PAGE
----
“I was in sixth grade. It’s about how your race, age, gender and sexual orientation intersect. It’s not about oppression; it’s talking about navigating the life that your identity gives you. For example, an Asian American woman and an African American woman are not the same; their experiences are different. … Because of those stereotypes, things that happen and their reactions to them are seen differently. There’s less understating of racial targeting and weaknesses in the justice system.”
In addition to her parents as role models and the people who “always told me my identity as an Asian American doesn’t stop me,” Yan says her older sister, Shannon Yan, is her greatest mentor. “We talk about how courage is in our blood,” she says.
Every tech entrepreneur has a failure story, and Yan is no exception. In eighth grade as one of two girls on a robotics team, Yan was intimidated by boys on the team — despite being treated as an equal. She quit the club.
“I let myself down,” she says. “I made my own limits. There was no reason I had to do that. I felt I wasn’t a good coder and didn’t know the hardware. I thought as a girl maybe I wasn’t good enough.”
Determined to prevent another young girl from similarly tripping herself up and for women and people of color to “rise through the ranks of technology” to positions of power, she insists “leaving the door open behind you” and enacting opportunities through legislative changes are essential.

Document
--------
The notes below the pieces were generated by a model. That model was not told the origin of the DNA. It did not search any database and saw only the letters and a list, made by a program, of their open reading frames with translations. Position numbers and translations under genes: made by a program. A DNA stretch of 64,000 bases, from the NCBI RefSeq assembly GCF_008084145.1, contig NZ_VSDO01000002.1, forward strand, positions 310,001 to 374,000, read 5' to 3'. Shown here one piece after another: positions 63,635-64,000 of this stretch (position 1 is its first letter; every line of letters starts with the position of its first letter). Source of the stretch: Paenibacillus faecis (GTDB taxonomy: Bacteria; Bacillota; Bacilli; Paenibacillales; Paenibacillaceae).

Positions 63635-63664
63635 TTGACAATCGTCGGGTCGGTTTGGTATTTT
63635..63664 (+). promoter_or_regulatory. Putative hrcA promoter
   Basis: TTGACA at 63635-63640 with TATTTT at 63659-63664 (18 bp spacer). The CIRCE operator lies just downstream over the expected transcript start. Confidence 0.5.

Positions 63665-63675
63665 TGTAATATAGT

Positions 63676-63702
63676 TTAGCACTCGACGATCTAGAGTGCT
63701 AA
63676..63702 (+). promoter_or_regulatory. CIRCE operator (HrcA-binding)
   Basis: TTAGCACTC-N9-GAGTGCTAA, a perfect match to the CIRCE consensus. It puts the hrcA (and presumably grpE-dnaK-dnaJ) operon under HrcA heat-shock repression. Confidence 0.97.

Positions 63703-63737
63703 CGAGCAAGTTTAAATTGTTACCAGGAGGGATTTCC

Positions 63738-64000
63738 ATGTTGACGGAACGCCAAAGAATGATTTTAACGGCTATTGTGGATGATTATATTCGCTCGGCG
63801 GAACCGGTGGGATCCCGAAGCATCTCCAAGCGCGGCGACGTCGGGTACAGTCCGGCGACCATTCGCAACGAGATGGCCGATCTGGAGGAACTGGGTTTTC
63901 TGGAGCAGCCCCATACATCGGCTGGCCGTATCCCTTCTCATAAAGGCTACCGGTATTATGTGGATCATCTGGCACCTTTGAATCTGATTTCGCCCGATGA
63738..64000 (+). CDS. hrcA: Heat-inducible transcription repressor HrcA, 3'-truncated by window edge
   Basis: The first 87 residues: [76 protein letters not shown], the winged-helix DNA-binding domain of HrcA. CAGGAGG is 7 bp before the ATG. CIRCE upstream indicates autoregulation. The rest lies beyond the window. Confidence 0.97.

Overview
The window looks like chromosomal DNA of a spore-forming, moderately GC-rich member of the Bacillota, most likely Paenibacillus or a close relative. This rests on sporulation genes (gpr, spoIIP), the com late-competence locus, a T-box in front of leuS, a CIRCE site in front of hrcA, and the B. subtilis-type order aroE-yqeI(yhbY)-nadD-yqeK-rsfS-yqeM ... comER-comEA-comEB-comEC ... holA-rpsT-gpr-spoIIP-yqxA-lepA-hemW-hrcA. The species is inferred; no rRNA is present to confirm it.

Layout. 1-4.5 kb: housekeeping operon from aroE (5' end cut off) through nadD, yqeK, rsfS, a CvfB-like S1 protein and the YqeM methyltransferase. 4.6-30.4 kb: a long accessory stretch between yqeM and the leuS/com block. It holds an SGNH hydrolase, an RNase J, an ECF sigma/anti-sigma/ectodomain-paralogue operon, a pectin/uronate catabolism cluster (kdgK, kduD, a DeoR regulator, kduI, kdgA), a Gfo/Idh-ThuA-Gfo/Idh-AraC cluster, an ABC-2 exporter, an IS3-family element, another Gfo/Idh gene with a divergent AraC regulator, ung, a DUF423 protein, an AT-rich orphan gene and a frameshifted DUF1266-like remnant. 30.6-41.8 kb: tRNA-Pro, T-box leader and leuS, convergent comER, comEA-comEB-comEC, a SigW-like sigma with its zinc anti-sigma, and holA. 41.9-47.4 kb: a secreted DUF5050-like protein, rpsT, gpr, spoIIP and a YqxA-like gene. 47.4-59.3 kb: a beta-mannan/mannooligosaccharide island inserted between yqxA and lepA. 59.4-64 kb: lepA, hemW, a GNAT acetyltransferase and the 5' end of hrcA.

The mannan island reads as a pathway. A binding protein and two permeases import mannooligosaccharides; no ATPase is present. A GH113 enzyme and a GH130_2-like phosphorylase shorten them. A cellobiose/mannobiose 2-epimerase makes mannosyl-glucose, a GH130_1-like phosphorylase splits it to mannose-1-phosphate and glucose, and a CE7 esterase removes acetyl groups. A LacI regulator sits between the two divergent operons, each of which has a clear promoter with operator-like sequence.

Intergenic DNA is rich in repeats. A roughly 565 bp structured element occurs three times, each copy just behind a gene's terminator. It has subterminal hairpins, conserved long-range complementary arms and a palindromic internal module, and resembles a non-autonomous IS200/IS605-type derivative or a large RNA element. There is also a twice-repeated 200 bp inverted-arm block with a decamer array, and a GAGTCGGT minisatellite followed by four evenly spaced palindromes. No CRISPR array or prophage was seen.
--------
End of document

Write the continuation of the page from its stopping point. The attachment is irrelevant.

“Tons and tons of conversations about social justice don’t mean change happens, but actual changes in policy do because everyone has to abide by the law. It’s more effective in the long term.”
Part of leaving the door open for girls and young women in technology is not only instruction but increased awareness. If research on heart disease is conducted only on men and the information erroneously disseminated as gender-neutral by male-centric organizations, misconceptions and even serious health ramifications can occur.
“Women have entirely different lived experiences and symptoms with heart disease. It’s just one example where a woman or person of color in science could raise concerns before it’s too late.”
Likewise, resumés reviewed using algorithms with gender-biased language preferences might cull girls or young women and make them less likely to earn college scholarships or be hired for jobs.
“If it says “girls soccer club” as an extracurricular or “fashion designer,” the algorithm might cut their opportunities,” she suggests.
Two statements that Yan often hears from young girls and hopes will be eliminated in the near future are “I’m not good enough for this” and “science is not for me.” If disinterest in coding is genuine and not the result of negative comments made by peers, teachers or family, she enthusiastically supports alternative career choices.
“If they don’t like science, that’s OK, but if technology isn’t made accessible or they have misconceptions about how hard science is, they can’t have a true opinion. If they love the arts, one way to connect the arts to tech and make pursuing STEM (science, technology, engineerng and math) more appealing is to show intersecting fields that require both science and English or technology and design.”
Yan pauses speaking, and in the brief silence it’s easy to picture the gears in her mind revving up and imagine the future sound of her footsteps echoing in the hallways of the White House.
Lou Fancher is a freelance writer. Contact her at email@example.com.